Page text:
Nanotechnology's long-expected transformation of manufacturing
has just moved closer to reality. A new analysis of existing technological
capabilities, including proposed steps from today's nanotech to advanced
molecular machine systems, was released today by the Center for Responsible
study, "Molecular Manufacturing: What, Why and How," performed
by Chris Phoenix, CRN Director of Research, is available online at Wise-Nano.org.
It shows how existing technologies can be coordinated toward a reachable
goal of general-purpose molecular manufacturing.
"Molecular manufacturing offers a fundamentally new approach to build
things 'from the bottom up'," said Phoenix. "The idea is to use
nanoscale machines to create structures with atomic precision. Ultimately,
that can result in the ability to make complex products, both small and large,
with unprecedented performance and value."
and concepts for molecular manufacturing, first proposed in the 1980's
by nanotechnology pioneer K. Eric Drexler, have improved steadily since
then. But recent progress is occurring at a faster pace. Less than two
years ago, Phoenix published the first detailed architecture for a "nanofactory," a
remarkably powerful general-purpose manufacturing appliance that could sit
on a desktop. Since then, Drexler, working with John Burch, has developed
an improved design that should be significantly more efficient.
Recent developments in DNA synthesis and polymer construction, plus advances
in miniaturization and precision of scanning probe microscopes, are rapidly
adding pieces to the nanotech jigsaw puzzle.
This new study puts the pieces in place. Presenting research performed by
CRN under a grant from NASA's Institute for Advanced Concepts, while also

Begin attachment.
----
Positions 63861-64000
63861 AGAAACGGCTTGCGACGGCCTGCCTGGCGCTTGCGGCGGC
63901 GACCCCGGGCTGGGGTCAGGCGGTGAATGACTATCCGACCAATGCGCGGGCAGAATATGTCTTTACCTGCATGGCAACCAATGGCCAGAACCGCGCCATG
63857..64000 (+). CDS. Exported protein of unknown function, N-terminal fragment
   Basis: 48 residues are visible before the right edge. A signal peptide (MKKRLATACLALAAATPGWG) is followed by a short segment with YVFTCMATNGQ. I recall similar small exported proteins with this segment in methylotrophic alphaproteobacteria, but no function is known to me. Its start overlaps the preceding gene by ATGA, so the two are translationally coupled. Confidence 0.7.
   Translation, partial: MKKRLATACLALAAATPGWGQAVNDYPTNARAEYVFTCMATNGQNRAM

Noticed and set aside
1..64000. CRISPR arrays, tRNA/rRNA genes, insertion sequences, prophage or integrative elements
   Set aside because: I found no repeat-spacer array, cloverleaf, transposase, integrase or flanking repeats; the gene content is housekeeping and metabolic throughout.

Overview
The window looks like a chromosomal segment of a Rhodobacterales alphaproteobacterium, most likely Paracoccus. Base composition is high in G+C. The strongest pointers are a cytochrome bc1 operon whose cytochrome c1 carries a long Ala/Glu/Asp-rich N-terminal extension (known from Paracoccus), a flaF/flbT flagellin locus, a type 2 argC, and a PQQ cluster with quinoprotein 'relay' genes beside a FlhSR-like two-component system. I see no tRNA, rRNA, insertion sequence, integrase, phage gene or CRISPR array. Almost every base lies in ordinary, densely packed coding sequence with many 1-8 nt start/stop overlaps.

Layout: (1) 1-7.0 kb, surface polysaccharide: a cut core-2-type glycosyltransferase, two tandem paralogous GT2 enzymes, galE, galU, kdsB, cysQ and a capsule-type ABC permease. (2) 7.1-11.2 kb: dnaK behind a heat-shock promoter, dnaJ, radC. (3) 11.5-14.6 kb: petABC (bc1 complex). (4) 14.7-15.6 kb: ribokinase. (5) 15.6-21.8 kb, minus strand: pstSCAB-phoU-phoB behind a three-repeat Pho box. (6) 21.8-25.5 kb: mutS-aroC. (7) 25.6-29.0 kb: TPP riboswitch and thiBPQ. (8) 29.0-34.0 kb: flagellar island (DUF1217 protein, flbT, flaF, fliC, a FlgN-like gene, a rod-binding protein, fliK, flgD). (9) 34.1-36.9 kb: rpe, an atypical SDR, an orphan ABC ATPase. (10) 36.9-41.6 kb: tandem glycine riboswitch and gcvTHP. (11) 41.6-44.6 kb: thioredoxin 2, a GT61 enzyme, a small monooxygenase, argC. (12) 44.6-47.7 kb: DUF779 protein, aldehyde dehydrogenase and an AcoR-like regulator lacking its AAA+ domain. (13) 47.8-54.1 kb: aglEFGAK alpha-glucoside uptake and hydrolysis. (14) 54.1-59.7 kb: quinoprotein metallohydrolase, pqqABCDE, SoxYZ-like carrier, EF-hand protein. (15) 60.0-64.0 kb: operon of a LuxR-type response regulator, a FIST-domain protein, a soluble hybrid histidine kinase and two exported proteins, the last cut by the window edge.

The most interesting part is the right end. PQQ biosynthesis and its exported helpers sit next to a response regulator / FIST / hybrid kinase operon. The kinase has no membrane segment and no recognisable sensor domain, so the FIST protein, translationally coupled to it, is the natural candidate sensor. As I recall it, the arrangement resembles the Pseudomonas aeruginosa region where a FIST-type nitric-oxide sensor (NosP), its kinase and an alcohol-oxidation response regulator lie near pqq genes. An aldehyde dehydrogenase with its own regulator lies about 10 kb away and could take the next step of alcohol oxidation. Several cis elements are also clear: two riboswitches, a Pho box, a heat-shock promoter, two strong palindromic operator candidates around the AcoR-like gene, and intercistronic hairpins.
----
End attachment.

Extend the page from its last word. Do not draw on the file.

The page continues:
updating and combining existing work in related fields, it describes a newly
simplified way to develop molecular manufacturing starting with today's technology.
Phoenix describes two approaches for building the initial basic tools with
current technology. Other sections outline incremental improvement from those
early tools toward the first integrated nanofactory, and analyze a scalable
architecture for a more advanced nanofactory. Product performance and likely
applications are discussed, as well as incentives for corporate or government
investment in the technology. Finally, considerations and recommendations
for a targeted development program are presented.
"We've done an end-to-end analysis of molecular manufacturing's goals
as well as some ways to get there," said Phoenix. "More important,
this study shows that development of the technology will be both highly desirable
and relatively straightforward. It's probably not as far away as many people
think, which means it's time to begin discussing the ramifications, both
positive and negative."
"Molecular Manufacturing: What, Why and How" does not directly
address the societal, environmental, medical, economic, military, security,
and geopolitical implications of the technology's introduction. However,
those topics are explored in other papers and articles on CRN’s website.
This release is posted online at http://CRNano.org/PR-Analysis.htm The full
study is available at http://wise-nano.org/w/Doing_MM
"Design of a Primitive Nanofactory" (Phoenix) – http://www.jetpress.org/volume13/Nanofactory.htm
"Productive Nanosystems: From Molecules to Superproducts" (Drexler/Burch)
"What is Nanotechnology?" - http://www.crnano.org/whatis.htm "What
is Molecular Manufacturing?" - http://www.crnano.org/essays05.htm#2,Feb
"Thirty Essential Nanotechnology Studies" - http://www.crnano.org/studies.htm
The Center for Responsible Nanotechnology (http://CRNano.org) is headquartered
in New York. CRN is a non-profit think tank concerned with the major societal
and environmental implications of advanced nanotechnology. We promote public
awareness and education, and the crafting and implementation of effective
policy to maximize benefits and reduce dangers. CRN is an affiliate of World
Care, an international, non-profit, 501(c)(3) organization.